So, there you have it. Wheelbases. Who knew? Sure, not everyone cares or agrees. One gentleman I found via a quick rummage around on the interweb said, "Look man, I just skateboard. I put it on the ground. I push it around. Sometimes it's cool. Sometimes it really hurts. If we are adding math, skateboarding is heading in the wrong direction." That may be the case and the Earth may indeed be flat. All depends on your perspective. Regardless, big or small, we try our best to serve 'em all. —Sean Cliver


1. If you really want to grapple mano y mano with physics, don’t forget to take into account the differences in truck geometry from company to company and how that can affect the wheelbase as well (see Exhibit A below).

2. There's some other technical specs, like "fingers of flat" and a reduced ply thickness that pertain to Monica's production model, but again, please feel free to refer to Exhibit A above… or heck, just go see the Instagram post by @professorschmitt.

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  • Fd on

    I was 3 sheets to the wind and sweating like a whore in church when I saw the caption size matters: it’s not the meat it’s the motion. Wait that might have been my fever dream where I was happy as a dog with bacon balls. Anyhow………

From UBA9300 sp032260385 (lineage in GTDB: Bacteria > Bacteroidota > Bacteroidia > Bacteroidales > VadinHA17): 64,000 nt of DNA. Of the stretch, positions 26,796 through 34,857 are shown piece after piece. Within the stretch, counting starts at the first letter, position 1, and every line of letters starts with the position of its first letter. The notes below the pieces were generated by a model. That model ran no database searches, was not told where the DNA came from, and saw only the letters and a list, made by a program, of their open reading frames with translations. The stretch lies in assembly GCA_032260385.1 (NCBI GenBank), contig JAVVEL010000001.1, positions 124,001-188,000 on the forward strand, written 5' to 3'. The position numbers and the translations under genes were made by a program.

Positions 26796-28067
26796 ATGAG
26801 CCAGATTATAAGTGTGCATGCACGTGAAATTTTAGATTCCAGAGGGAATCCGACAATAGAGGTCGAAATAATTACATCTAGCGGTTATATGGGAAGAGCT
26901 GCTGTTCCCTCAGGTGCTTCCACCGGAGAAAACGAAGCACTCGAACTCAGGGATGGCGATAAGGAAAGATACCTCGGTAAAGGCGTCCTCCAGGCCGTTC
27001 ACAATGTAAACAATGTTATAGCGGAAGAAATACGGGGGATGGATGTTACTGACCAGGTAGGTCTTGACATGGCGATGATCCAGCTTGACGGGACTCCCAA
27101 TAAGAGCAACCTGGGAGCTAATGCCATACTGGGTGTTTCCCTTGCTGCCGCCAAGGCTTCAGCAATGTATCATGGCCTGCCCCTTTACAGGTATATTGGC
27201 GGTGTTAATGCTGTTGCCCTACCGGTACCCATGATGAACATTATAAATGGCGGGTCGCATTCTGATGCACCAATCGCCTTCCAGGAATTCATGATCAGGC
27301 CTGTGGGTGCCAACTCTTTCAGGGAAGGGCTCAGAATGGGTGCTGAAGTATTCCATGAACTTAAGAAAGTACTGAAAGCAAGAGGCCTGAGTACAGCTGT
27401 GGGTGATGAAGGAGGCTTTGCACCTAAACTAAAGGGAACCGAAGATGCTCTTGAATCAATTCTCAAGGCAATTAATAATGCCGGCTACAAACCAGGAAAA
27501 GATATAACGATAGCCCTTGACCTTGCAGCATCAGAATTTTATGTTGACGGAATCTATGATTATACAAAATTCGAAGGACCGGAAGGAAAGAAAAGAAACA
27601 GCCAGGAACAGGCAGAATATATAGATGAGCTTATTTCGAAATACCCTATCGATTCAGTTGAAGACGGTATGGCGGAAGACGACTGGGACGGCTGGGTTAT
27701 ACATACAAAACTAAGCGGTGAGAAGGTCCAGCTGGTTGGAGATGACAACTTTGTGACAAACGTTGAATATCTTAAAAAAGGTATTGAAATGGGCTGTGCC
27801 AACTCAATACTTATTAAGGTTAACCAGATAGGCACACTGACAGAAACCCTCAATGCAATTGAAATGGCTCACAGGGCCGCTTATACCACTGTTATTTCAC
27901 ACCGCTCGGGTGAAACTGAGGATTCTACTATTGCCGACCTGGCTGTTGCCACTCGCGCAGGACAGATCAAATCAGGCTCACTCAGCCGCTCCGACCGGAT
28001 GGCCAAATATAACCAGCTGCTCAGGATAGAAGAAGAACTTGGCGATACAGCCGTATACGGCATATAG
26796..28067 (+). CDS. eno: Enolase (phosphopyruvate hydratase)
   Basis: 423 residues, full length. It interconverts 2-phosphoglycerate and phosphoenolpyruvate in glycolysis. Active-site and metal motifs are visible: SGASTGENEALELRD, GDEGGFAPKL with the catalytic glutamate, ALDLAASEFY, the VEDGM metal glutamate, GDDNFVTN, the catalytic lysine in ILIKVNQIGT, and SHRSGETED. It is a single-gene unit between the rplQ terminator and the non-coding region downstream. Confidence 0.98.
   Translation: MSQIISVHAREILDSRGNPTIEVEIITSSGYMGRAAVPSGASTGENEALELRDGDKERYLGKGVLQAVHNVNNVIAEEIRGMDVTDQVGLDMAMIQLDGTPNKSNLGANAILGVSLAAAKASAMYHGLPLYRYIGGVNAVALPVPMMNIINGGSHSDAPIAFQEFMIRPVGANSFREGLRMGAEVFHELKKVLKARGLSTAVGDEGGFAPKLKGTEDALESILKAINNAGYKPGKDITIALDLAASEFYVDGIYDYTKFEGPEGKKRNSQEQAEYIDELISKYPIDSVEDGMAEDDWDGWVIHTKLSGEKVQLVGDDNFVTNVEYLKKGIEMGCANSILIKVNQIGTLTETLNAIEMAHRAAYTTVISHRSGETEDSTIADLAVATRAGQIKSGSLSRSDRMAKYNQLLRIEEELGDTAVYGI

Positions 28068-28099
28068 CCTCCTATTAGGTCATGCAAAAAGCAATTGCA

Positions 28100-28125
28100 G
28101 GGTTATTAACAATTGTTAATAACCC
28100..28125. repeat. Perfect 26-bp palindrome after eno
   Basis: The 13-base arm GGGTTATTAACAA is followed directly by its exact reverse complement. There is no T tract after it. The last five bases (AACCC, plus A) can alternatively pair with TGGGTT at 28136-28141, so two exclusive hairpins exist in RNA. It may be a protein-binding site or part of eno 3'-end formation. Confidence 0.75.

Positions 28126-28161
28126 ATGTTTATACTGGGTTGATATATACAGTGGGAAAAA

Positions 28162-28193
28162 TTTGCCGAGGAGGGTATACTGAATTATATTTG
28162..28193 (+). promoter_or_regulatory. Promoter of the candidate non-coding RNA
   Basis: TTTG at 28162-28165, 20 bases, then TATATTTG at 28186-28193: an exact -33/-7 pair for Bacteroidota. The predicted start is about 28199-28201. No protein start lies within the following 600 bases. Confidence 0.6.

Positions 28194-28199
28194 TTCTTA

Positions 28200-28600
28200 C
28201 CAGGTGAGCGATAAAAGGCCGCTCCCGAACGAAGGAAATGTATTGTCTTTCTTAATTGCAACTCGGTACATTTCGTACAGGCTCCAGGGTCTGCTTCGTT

The professor is smart as a whip and reading this article made me happier than a pig in shit. Props for these shapes that are the bee’s knee’s: they truly are slicker than owl shit! The inverse relationship between deck size and wheelbase proves that to cool for school was a pipe dream and math really is cooler than a polar bears toenails; eg. PS Stix, String Theory, Cost Benefit Analysis or even the 9th century inventor of Algebra. Who knew reading music is pertinent to mathematics? Bueller….Bueller……………..Bueller?
    Seeing the professor’s support for so many great’s makes me happier than a clam at high tide. That Germs deck your wood is printed on is tight as a drum. It’s like a pick up line I heard from a very attractive female at a party last night, “So much wood so little time.” Thank You PS Stix for all that fine wood! Where does all this wood come from? That reminds me of a tune…….
    “Into the tree’s”- A Forest